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PCC public safety officer honored for heroism

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Jeff Grider, Public Safety Officer

Jeff Grider, Public Safety Officer

For Portland Community College Public Safety Officer Jeff Grider, he was just doing what came naturally. In the end, he saved a person’s life and as a result the Lake Oswego Police Department honored him with its Citizen Recognition Award at its recent awards banquet.

"I was surprised by the award," said Grider, a West Linn resident. "I couldn’t have done anything different. It was just instinct to help the guy out."

A little after 11 p.m. on Nov. 21, 2007, while driving home from the Sylvania Campus, Grider passed an older gentleman driving a motorized scooter up Kerr Parkway from Boones Ferry. Not the bike kind of scooter, but the type that elderly folks use to get around.

"This guy was riding his scooter up the road opposite of me," Grider said. "He had a small headlight and even a red brake light, but it was clear it wasn’t a good situation. Before I could turn around a Tri-Met bus went by me up the hill and I thought ‘Oh man.’"

He turned around, activated his car’s emergency flashers and called the Lake Oswego police for assistance. He helped steer the man to a safe place off the road and waited for help to arrive. If Grider hadn’t intervened, the older man could have frozen to death. That night the weather was in the lower 30s with high winds.

"He was confused. He had been visiting his girlfriend and got kicked out," Grider remembered. "He didn’t have any gloves on, but just a sweatshirt and pants. After awhile, the police officer called for a cab and got him a blanket as we waited. It was really cold. He was grateful for the hat and blanket."

Grider asked the man questions and discovered he was trying to drive his scooter home to Oregon City, but was headed toward Portland. The well-trained public safety officer waited with the older gentleman, engaging him in conversation until a wheel chair accessible cab could arrive to transport him home.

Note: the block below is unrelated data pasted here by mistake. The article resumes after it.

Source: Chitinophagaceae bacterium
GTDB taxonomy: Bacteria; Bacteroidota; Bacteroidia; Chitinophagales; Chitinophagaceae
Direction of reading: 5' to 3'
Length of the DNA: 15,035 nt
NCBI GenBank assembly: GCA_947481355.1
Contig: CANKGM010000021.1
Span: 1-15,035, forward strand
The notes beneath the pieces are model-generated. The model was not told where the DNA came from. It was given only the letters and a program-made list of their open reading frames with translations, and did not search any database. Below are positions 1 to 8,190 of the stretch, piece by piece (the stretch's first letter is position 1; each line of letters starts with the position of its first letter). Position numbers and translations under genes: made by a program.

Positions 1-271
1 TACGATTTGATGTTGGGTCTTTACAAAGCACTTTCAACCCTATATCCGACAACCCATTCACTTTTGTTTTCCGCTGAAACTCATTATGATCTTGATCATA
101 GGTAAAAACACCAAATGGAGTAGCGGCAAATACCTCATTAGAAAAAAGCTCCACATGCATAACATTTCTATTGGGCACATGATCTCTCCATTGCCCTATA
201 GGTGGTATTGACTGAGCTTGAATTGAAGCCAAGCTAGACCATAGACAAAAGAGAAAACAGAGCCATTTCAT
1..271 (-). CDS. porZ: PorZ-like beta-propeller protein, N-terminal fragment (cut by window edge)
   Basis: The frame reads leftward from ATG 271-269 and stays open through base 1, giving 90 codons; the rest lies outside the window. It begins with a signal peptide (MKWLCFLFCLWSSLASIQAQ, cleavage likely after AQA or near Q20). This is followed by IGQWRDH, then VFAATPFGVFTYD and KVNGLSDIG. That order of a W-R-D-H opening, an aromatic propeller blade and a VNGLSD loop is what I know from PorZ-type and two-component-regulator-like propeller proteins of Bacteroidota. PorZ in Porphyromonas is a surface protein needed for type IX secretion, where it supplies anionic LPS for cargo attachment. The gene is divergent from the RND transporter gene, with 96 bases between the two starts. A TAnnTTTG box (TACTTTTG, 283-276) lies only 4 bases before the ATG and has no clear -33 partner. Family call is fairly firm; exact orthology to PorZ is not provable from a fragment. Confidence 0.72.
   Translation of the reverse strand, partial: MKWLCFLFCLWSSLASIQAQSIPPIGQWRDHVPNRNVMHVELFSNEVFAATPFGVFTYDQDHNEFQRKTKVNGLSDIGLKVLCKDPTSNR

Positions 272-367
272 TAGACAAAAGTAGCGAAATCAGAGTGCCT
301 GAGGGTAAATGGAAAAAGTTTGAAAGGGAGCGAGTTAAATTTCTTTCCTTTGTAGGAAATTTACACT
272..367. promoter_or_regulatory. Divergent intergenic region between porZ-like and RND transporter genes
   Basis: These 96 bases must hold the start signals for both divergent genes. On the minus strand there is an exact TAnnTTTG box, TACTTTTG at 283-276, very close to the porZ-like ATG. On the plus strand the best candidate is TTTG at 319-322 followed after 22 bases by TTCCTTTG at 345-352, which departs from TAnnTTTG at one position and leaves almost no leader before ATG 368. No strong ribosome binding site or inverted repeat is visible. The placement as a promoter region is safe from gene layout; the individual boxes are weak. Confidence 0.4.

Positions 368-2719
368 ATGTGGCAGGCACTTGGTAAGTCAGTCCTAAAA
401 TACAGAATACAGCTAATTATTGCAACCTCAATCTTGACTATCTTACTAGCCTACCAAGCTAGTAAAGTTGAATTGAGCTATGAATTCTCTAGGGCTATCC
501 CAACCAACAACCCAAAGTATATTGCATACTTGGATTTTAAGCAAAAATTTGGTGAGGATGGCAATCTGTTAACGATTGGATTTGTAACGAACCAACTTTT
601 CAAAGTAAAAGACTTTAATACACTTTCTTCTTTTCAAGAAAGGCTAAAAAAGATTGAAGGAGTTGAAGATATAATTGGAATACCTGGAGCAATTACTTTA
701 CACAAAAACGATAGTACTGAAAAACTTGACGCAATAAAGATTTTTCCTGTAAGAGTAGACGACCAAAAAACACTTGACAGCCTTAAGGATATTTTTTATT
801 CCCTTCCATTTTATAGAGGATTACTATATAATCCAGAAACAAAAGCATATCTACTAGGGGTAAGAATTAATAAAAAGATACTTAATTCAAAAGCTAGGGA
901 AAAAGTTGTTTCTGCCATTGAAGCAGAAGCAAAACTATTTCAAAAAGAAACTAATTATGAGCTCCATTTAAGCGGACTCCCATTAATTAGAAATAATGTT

Jeff Grider receiving the award"Police Officers rely on citizens to assist us in our day-to-day work," wrote Lake Oswego Chief of Police Daniel Duncan to Grider in his award letter. "This Citizen Recognition Award is for your significant acts contributing to the enhancement of the law enforcement profession. You are to be commended for your keen observations and commitment towards the welfare of this lost gentleman."

Grider has been with the college since 2001 when he started work at the PCC Bookstore at the Sylvania Campus. He moved on to become a public safety officer at the campus in 2003. Grider said the best part of his job is helping people by assisting in getting back keys locked in a car, recovering lost-and-found items, giving directions, or providing personal escorts when it is dark outside.

So stopping to help a citizen in trouble was second nature.

"It was the thing to do; somebody was in trouble," he said. "So I stopped to help him. I’ve talked to a lot of people in different fields and they thought it was weird I stopped. Some said they might have called the police, but many said they would have just driven on by. My immediate reaction was: the guy was going to get hurt if I didn’t stop to help."

About James Hill

James G. Hill, an award-winning journalist and public relations writer, has been the Communications Specialist for the Office of Public Affairs at Portland Community College since November of 1999. A graduate of Portland State University, J... more »


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